343.The Committee is concerned about the insufficient cooperation of the authorities with non-governmental organizations and women’s associations in the implementation of the Convention. The Committee is further concerned about the lack of an enabling environment for the establishment and operation of women’s non-governmental organizations and for encouraging the more active involvement of civil society in promoting gender equality.

344. The Committee urges the State party to cooperate more effectively with non-governmental organizations and women’s associations in the implementation of the Convention, including follow-up to the concluding comments. The Committee recommends that the State party consult with non-governmental organizations during the preparation of the next periodic report. The Committee also recommends that the State party enable the establishment and operation of women’s non-governmental organizations, and encourage and facilitate the active participation of civil society in the full implementation of the Convention and the promotion of women’s human rights.

345.While recognizing the establishment of the National Council on Gender Policy in 2000, the Committee expresses its concern that the national machinery for the advancement of women does not have sufficient visibility, decision-making power or financial and human resources to effectively promote the advancement of women and gender equality. While noting that a decision was adopted in 2003 to renew the Council’s composition, the Committee is concerned about the suspension of the work of the Council over the past few years.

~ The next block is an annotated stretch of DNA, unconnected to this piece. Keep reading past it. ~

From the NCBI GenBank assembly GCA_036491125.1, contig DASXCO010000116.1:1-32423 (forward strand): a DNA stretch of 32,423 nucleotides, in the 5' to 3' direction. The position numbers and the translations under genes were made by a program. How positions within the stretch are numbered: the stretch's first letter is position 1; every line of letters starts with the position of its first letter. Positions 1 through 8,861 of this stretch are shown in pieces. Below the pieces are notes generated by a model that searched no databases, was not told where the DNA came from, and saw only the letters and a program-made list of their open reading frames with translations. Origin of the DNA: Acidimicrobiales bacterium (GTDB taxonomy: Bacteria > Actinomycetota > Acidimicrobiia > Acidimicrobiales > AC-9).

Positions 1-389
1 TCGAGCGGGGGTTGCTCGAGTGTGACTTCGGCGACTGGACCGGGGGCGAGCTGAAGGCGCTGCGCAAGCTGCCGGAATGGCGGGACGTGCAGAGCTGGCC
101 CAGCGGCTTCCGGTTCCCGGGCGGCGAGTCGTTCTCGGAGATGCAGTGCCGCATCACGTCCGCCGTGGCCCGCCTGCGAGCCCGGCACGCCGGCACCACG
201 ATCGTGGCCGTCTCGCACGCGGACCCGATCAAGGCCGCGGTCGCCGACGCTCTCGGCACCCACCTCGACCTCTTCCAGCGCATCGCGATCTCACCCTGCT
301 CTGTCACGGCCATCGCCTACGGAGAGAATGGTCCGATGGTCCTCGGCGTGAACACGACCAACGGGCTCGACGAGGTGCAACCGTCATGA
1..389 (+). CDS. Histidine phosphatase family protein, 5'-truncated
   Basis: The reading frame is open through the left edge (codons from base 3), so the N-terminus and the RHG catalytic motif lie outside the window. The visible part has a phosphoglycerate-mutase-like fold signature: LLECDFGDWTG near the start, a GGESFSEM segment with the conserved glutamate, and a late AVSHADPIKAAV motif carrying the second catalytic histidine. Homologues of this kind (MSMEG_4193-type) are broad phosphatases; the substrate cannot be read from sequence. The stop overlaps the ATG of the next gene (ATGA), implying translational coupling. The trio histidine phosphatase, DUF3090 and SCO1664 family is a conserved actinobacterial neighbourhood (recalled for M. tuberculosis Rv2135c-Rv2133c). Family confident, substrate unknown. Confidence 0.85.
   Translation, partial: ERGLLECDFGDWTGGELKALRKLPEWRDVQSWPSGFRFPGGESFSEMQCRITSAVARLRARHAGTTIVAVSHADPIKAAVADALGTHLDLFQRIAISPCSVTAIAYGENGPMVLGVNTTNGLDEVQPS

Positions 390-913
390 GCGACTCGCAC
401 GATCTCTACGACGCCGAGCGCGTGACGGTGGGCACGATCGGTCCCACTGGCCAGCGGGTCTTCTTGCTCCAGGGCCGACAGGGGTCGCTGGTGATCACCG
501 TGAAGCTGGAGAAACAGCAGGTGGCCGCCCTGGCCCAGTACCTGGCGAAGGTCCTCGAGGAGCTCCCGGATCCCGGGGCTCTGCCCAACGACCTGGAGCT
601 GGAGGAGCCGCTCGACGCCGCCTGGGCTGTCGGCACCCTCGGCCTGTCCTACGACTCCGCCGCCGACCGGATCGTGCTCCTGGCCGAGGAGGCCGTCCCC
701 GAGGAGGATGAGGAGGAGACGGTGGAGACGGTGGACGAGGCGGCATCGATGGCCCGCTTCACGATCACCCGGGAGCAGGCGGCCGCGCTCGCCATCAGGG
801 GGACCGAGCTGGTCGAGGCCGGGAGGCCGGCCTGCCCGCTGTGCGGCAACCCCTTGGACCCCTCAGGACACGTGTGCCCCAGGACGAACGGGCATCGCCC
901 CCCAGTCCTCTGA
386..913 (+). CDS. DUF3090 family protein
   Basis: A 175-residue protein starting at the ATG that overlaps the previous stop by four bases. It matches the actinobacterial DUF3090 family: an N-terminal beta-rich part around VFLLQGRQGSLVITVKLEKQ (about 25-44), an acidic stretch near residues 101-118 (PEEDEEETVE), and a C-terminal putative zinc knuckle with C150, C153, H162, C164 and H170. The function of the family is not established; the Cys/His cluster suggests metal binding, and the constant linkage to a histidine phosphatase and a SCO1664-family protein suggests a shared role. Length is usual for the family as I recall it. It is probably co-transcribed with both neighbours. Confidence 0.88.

346. The Committee recommends that the State party strengthen the existing national machinery in order to make it more effective by providing it with adequate visibility, decision-making power and human and financial resources at all levels and enhancing coordination among the existing mechanisms at the national and local levels for the advancement of women and the promotion of gender equality.

347.While noting that a draft law on the prevention and suppression of domestic violence has been elaborated, the Committee expresses concern about the increasing incidence of violence against women in Belarus, including domestic violence.